Well, as much as I love this phrase, I would be lying if I didn’t admit that I lead this with my half rope and a few (average) gear placements.

The moves are easy enough, but the rock quality leaves something to be desired and the position is stunningly exposed — a few hundred meters above the Grose with only a small pillar directly below you.


The narrow ramp climbed next to this sheer face

I would have liked to have underlined this point with a picture of Tom and Tim’s faces as they reached the ledge above, but I was too busy belaying attentively (more so than usually).

Let me just say that T2 didn’t spend a second longer on the face than absolutely necessary, sending Tom up first to clean the gear and then racing up at a pace that defiles the Fat Canyoners’ general approach to vertical metres.

A seriously thin ledge...

A seriously thin ledge…

By early afternoon we were on the tops, bathing in the Autumn sun and the satisfaction of having completed another excellent trip that sits in the obscure niche of being too exposed and technically difficult for bushwalkers and requiring way too long a walk for climbers. That said the exit ramp is know to climbers, forming part of the Coronation Crack route.

Far removed from the edge of the abyss of the Grose Valley for the first time in many hours we relaxed and feasted our eyes on more of the stunning views (and our stomachs on Tom’s gourmet lunch).

Safely at the top

Safely at the top

Heading back along the firetrail

Setting off on the fire trail back to the cars

After a quick scoot back to the cars we watched the sun set in some peculiar atmospheric conditions from Perry’s lookdown.

Panorama from Perrys Lookdown.

Panorama from Perry’s Lookdown.

Directly facing Mt Banks we were reminded of the true scale of its face towering over the Grose, where we had dared to tread.

This trip took the bottom ledge, seen here from Perry’s Lookdown.

As has become tradition on trips with these two, the journey back to the city was broken up with a dinner stop at the lovely warm home of Tom’s mum Heather.

Sun sets over the Bluies.

Sun sets over the Bluies.


12 thoughts on “Traversing the half-way ledge of Mt Banks

    • Ken, well spotted. It’s the exact same shale band (Mt York Claystone). In that particular spot early on it definitely seemed more eroded, and incredibly loose. The fact that the lower ledge of Mt Banks follows this indicates just how high the cliffs are at this spot compared to elsewhere in the Blue Mountains.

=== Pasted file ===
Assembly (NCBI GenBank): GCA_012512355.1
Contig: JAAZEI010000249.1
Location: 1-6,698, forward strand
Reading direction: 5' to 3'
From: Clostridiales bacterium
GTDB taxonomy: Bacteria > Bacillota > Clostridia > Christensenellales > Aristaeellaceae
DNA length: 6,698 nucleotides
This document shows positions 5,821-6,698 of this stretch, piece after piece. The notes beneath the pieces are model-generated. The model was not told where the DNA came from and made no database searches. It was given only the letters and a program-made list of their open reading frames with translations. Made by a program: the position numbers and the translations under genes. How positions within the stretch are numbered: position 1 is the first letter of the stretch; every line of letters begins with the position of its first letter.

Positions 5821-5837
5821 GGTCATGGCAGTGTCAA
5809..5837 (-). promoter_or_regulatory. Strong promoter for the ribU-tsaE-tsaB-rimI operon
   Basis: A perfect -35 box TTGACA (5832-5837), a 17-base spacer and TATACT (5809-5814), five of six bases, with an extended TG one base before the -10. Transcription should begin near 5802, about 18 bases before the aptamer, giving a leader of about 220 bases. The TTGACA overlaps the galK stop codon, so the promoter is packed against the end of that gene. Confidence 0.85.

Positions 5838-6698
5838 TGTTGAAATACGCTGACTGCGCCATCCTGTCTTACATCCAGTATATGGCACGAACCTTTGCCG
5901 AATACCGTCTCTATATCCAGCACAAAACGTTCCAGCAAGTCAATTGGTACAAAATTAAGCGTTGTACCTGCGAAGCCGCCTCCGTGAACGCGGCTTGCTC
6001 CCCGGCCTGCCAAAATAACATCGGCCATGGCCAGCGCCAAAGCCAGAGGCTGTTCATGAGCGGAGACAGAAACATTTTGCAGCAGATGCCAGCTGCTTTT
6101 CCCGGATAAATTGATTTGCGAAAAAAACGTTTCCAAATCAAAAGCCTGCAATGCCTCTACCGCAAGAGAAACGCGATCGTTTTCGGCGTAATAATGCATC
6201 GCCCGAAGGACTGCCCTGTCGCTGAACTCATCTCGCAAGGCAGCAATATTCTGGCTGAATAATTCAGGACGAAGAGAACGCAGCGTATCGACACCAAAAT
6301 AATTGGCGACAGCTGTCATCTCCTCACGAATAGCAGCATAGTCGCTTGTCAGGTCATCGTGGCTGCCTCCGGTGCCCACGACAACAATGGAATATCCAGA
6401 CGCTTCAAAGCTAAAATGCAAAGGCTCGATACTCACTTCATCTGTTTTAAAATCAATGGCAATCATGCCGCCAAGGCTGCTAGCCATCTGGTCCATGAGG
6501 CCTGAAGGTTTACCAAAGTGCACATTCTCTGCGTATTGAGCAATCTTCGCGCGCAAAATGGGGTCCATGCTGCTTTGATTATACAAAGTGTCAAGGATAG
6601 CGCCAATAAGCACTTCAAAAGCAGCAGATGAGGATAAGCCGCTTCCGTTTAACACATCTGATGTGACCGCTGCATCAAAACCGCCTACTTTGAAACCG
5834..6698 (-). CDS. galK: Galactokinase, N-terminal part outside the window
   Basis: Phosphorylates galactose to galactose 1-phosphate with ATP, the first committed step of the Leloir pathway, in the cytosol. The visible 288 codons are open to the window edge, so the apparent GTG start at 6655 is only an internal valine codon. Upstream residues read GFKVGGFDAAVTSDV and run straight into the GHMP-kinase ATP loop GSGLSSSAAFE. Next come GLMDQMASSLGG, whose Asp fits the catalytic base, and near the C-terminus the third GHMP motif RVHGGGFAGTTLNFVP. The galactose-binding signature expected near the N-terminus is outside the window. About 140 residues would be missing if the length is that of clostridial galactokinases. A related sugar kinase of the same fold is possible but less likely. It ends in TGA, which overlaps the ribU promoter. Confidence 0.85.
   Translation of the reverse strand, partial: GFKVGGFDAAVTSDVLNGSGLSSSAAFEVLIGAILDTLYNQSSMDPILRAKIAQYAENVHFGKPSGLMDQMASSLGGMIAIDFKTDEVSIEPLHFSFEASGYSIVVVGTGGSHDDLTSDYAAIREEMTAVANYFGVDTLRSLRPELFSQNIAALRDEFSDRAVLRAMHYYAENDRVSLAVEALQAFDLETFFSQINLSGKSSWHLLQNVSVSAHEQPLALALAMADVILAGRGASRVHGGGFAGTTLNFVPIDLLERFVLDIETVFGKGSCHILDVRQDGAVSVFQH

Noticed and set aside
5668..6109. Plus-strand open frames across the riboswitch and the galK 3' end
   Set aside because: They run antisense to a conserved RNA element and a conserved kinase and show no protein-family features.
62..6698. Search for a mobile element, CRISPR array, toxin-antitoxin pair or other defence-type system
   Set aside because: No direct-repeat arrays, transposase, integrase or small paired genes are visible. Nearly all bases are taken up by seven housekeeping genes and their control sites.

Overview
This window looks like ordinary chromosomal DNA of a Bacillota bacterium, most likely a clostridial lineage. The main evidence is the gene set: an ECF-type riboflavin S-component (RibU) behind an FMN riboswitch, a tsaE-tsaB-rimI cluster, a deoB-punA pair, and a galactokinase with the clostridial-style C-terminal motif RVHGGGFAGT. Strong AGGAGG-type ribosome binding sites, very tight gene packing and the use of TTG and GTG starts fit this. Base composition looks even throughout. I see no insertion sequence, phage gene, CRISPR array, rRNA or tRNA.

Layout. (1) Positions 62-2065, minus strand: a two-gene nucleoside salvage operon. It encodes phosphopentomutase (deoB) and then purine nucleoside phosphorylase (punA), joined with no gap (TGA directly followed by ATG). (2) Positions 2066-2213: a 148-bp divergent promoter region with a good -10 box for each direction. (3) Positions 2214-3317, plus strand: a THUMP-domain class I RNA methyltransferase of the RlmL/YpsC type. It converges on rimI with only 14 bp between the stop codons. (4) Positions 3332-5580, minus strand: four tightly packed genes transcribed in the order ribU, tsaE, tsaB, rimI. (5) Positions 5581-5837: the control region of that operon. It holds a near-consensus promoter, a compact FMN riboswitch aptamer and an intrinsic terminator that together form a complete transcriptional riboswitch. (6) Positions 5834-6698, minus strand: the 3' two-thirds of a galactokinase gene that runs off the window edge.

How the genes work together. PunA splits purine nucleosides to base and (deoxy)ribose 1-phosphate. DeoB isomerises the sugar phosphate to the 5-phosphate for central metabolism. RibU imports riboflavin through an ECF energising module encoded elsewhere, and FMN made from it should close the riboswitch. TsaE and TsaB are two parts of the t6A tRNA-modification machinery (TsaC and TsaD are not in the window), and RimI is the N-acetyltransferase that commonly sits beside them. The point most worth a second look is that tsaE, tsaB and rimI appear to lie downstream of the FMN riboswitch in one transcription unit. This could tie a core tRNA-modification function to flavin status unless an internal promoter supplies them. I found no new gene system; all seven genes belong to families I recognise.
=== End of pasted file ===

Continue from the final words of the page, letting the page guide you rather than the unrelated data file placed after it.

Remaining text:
• Hmmm. Who’s the bigger moron? Someone who get outdoors and has awesome adventures, or a troll who sits at home bitching about stuff online! 😛
      And just in case you didn’t realise, nobody is making you read our blog. If you don’t like it, why not find something better to do with your time…

  1. What the ****?

    Having done the “half way ledge” back in 1996, I couldn’t follow your description at all.
    That is until the second last photo, where the caption says “bottom ledge”. I think what you really did was the ‘quarter ledge’!

    For your info, the half way ledge (we called it a terrace – too wide for a ledge) starting at the southern end. GRs are old system, I’ve misplaced the conversion factors. My walk but someone else’s notes:-
    “From near where the road comes out to the cliff edge at 559,789 descend to terrace
    {basically walk down}, follow terrace into large recess at 557,803. Exit this rainforest area at the upper level and follow around the corner for about 100m to where a very deep slot cuts into the cliffline at approx 555,803. To get to the end of the slot where it is safe to cross, it is necessary to traverse on a narrow ledge around a short corner {not that bad really}.Exit the area at a slightly higher level and then proceed around the corner for an easy short climb {easy scramble} to the top approx 555,803.”

    You may wish to do this one, takes about four hours, but would be boring compared to yours.

    PS: Crazy – maybe. Moronic – never!

  2. I did the Traverse of the Gods along Mt Banks earlier in the year with Yuri Bolotin and Michael Keats. That was sphincter clenching enough in parts.
    You guys are nuts! Much respect 🙂